You’re ready to audit and optimize your (or your clients’) YouTube channel or you want to see what a competitor is doing with their YouTube videos. But you run into the problem that YouTube makes it kind of tough to scrape and export video information.
You can’t really crawl YouTube like you can a website – it’s too large and there’s no way to control your crawl. I ran into this problem a few weeks ago while trying to map out videos and optimize titles & tags in bulk.
Here’s how to scrape & export video information from YouTube without buying sketchy blackhat scraper software.
1. Get Your Setup Ready
You’re going to need:
Scraper for Chrome (free) to scrape the video URLs.
Google Sheets (free) to organize the data.
Screaming Frog (free up to 500 URLs) to crawl your videos.
2. Load up all your YouTube videos
You’re going to just keep loading more videos until you can’t load anymore.
3. Scrape the YouTube videos
Right-click on any video link, then click Scrape Similar.
Double-check that it has scraped all the videos, then Export to Google Docs.
4. Clean up your URLs and save to text file
In your Google Doc, add https://www.youtube.com onto all the URLs
Then (if necessary) strip any unneeded parameters from the videos (such as &list)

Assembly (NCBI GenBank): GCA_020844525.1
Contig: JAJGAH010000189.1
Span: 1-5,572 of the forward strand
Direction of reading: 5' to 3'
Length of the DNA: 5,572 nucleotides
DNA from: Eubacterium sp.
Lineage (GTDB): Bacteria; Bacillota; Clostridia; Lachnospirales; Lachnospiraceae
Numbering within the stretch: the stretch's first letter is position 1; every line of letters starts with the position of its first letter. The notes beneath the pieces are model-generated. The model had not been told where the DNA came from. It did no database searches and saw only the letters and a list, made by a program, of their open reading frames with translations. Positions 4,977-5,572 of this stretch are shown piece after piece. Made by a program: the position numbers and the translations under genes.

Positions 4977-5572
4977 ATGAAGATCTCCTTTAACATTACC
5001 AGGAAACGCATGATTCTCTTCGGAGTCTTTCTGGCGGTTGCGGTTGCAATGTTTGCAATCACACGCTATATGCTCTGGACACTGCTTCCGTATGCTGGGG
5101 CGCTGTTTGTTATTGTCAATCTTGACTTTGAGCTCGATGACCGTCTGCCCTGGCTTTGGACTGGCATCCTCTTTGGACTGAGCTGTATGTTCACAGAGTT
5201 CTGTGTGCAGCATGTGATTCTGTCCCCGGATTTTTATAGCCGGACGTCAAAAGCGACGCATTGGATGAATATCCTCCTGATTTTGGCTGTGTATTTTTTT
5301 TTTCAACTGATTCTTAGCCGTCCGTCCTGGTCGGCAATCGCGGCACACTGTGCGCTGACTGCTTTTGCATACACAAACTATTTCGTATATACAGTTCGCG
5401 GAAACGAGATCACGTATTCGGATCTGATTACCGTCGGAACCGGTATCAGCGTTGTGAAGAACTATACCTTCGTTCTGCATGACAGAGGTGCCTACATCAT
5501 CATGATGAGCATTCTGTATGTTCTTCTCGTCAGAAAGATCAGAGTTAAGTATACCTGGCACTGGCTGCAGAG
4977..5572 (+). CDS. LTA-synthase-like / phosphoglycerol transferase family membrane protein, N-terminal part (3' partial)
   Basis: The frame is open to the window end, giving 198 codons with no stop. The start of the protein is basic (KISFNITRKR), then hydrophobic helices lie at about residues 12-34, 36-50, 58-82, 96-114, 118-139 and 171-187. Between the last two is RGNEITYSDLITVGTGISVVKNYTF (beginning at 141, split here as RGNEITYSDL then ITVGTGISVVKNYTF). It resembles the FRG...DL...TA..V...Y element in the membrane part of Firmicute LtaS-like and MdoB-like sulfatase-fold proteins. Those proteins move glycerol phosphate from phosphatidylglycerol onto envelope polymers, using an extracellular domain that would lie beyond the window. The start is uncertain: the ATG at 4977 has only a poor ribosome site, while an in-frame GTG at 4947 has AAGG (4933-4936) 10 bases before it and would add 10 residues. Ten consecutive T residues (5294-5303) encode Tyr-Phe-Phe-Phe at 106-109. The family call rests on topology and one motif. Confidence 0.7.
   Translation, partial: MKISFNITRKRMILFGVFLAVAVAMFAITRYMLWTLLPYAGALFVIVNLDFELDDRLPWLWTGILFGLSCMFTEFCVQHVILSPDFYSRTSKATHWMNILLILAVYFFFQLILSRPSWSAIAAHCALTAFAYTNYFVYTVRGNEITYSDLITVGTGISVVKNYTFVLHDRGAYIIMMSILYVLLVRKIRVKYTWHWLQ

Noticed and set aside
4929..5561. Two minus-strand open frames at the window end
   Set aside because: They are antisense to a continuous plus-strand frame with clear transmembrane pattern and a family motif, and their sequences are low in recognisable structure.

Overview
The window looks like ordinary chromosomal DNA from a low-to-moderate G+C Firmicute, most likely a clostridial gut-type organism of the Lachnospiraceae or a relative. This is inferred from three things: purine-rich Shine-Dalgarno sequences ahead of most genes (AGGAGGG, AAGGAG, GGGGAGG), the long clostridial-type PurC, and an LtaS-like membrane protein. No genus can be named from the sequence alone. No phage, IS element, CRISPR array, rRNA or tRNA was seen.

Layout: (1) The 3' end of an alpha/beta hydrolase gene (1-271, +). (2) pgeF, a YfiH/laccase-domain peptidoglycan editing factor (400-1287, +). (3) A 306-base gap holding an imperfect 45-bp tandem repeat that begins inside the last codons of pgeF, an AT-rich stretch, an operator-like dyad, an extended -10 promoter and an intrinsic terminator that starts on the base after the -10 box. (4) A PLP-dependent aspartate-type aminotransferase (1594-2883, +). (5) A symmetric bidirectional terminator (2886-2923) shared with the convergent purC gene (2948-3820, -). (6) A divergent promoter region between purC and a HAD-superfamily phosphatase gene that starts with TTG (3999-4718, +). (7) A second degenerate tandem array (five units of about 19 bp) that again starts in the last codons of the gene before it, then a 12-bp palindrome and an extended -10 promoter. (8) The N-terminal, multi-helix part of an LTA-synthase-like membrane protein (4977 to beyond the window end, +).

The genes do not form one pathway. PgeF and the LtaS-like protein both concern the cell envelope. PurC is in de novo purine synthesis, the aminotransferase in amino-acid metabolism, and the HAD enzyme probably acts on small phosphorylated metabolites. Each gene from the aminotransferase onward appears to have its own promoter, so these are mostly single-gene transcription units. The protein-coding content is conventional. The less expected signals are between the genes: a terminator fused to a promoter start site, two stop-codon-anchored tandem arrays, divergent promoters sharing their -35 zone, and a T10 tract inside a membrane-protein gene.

5. Get your list into Screaming Frog
Copy and paste your list of URLs into a TextEdit (Mac) or Notepad (Windows) and Save as a .txt file
Now open Screaming Frog and set it to List Mode, then crawl.
6. Get it back into a spreadsheet
Export your Screaming Frog crawl to a .csv or .xlsx and move the data to either Microsoft Excel or back to Google Sheets.
7. Use the data!
You will be primarily be looking at the Title and Meta Keywords columns. Many SEOs know that YouTube uses your video tags as a relevance & quality signal.
However, many SEOs do not know that YouTube stores the video Tag information in the otherwise useless Meta Keywords field.
Aside – just so there’s no confusion, Google does not use the meta keywords tag to gauge relevance of websites. YouTube does use Tags to judge relevance of videos hosted on YouTube. The tags are stored in the meta keywords field.
You can also use the data to judge meta descriptions & word count at scale to spot optimization opportunities.
Screaming Frog also has a Custom Extraction function. If you can find the Xpath of any HTML element on a YouTube page, then you can scrape it.
For example, if you want a point in time of YouTube views on your list of videos. Just grab the Xpath of the element via right-click, Inspect Element, Copy Xpath.
And then drop that Xpath in the Custom Extraction section of Screaming Frog.
Note – you may have to fiddle with the User Agent to keep from being blocked. Either way – it’s a useful tool for quick analysis.
Next Steps & Additional Thoughts
Go grab Scraper for Chrome and Screaming Frog and start pulling your YouTube information into a spreadsheet! Once you have your data in order, be sure to take advantage of YouTube’s bulk editor to quickly edit tags & meta information.
Don’t forget that the Meta Keywords field is on every YouTube video, so definitely spy on and leverage your competitor’s YouTube video information.